The law firm that won a $3 million settlement in a class action suit against the scandal-ridden Metro Gang Strike Force got a slap-down by a federal judge this month.
In January, Judge Joan Ericksen turned down a request from the lawyers of the Strike Force victims for an additional $440,000 to be paid to the firm. The victims’ attorneys had already received $825,000 as part of the settlement.
While rejecting the request for $440,000, the judge did grant the firm an additional $100,000, which was written into the settlement agreement if more than 101 victims of the Strike Force came forward.
Zimmerman Reed wasn’t satisfied. On Feb. 5, it wrote Ericksen a letter, asking if it could submit a motion further detailing why it wanted more money.
On Feb. 6, Ericksen said no, that’s all you get.
Joseph Daly, emeritus professor of law at Hamline University, said that the law firm was paid well with the original award and said its request for more was out line. “If I was giving advice to Zimmerman Reed, I would have told them, you were well paid, you did a good thing by representing these people, now stop,” said Daly, who followed the case but was not involved in it. “It’s what makes people so upset about lawyers.”
Zimmerman Reed attorney J. Gordon Rudd said he disagreed with Daly’s characterization. “We have devoted substantial resources to litigate this case to a successful conclusion over a number of years to ensure that victims of the Metro Gang Strike Force receive fair compensation and in fact the attorney’s fee and administration award represents a substantial reduction in the attorney’s fees incurred.”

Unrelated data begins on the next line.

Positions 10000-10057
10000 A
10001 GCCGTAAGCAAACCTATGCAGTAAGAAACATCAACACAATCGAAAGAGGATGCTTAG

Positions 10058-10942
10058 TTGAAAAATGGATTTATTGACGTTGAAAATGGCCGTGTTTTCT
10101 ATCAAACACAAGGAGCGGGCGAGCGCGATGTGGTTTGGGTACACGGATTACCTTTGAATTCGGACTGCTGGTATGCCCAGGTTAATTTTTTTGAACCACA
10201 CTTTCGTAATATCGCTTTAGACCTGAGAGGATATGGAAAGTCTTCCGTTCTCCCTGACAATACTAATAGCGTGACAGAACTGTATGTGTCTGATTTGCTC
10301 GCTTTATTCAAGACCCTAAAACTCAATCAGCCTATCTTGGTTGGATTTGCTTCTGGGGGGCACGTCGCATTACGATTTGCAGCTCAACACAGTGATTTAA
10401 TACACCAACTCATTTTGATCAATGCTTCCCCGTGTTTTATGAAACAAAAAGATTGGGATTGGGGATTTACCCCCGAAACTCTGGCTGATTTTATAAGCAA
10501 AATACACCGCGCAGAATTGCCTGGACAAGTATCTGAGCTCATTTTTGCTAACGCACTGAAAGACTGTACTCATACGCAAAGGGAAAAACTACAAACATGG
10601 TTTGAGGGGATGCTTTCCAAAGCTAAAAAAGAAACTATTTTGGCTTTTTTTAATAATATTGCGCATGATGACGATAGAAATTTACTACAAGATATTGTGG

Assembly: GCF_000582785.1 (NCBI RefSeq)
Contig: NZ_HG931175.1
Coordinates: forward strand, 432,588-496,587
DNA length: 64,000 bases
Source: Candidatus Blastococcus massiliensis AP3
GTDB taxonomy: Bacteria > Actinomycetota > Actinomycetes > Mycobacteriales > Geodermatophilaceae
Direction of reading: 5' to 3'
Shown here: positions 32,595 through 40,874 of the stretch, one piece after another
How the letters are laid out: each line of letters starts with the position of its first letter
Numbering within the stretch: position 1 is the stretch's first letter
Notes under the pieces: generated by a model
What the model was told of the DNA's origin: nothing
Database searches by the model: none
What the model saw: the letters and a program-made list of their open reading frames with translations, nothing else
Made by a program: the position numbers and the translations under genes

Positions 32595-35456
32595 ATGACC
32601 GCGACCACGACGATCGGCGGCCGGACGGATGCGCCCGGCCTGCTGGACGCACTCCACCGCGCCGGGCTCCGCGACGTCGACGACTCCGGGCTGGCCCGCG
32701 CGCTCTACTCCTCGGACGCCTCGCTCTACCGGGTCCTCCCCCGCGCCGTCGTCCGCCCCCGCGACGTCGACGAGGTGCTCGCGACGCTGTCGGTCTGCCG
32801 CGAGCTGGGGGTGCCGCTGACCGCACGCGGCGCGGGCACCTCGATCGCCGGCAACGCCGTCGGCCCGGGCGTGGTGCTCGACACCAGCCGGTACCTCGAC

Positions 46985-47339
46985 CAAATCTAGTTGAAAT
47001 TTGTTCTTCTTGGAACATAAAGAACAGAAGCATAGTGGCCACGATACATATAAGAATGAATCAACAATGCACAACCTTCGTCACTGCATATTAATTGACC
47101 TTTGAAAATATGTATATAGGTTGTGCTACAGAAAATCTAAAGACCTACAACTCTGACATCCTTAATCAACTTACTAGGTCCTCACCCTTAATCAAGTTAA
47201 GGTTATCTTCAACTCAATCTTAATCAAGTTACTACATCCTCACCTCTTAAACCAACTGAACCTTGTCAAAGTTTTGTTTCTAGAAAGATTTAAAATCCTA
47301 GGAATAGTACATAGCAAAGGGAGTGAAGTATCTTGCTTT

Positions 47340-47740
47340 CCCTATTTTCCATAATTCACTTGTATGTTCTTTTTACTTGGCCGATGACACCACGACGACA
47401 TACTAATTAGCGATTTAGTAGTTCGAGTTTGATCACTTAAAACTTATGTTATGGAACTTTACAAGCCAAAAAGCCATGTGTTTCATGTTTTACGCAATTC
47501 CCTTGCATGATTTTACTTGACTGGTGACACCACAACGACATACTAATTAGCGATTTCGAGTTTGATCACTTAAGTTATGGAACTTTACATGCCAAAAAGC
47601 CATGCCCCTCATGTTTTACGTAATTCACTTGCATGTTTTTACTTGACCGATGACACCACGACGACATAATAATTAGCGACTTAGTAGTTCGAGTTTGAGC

The Strike Force, a multi-jurisdiction law enforcement unit for various cities and counties in the Twin Cities, was disbanded in July 2009 after a series of revelations about misconduct by the unit. Investigators discovered that during many of its raids, the Force seized cash and property, often without anyone getting charged.
Zimmerman Reed sued less than two weeks after the Strike Force was shut down, and a year later, settled the case, getting a payment for lawyers of $775,000 and separately, $3 million for the victims. The money came from the Strike Force’s insurance.
As part of the $3 million settlement, any money not paid to the victims would go into a fund to train law enforcement officers to avoid such behavior in the future. The case was turned over to a special master and about $900,000 was awarded to more than 100 Strike Force victims.
One of the provisions of the settlement allowed for Zimmerman Reed to get another $50,000, depending how much work was involved, and the judge granted that earlier, bringing the lawyers’ take-home to $825,000.
Then last fall, Zimmerman Reed came back and asked the judge for another $433,518, saying it had performed lengthy administrative work and incurred another $7,940.38 in expenses. The money would have come out of the $3 million settlement.
The lawyers for the Strike Force urged Ericksen to turn down the request, saying there was no provision for it and the remaining funds should go for law enforcement training.
Ericksen said in her memo, rejecting the $440,000 request, that “for the most part” it covered services that the law firm had agreed to provide when it got its original $775,000 payout.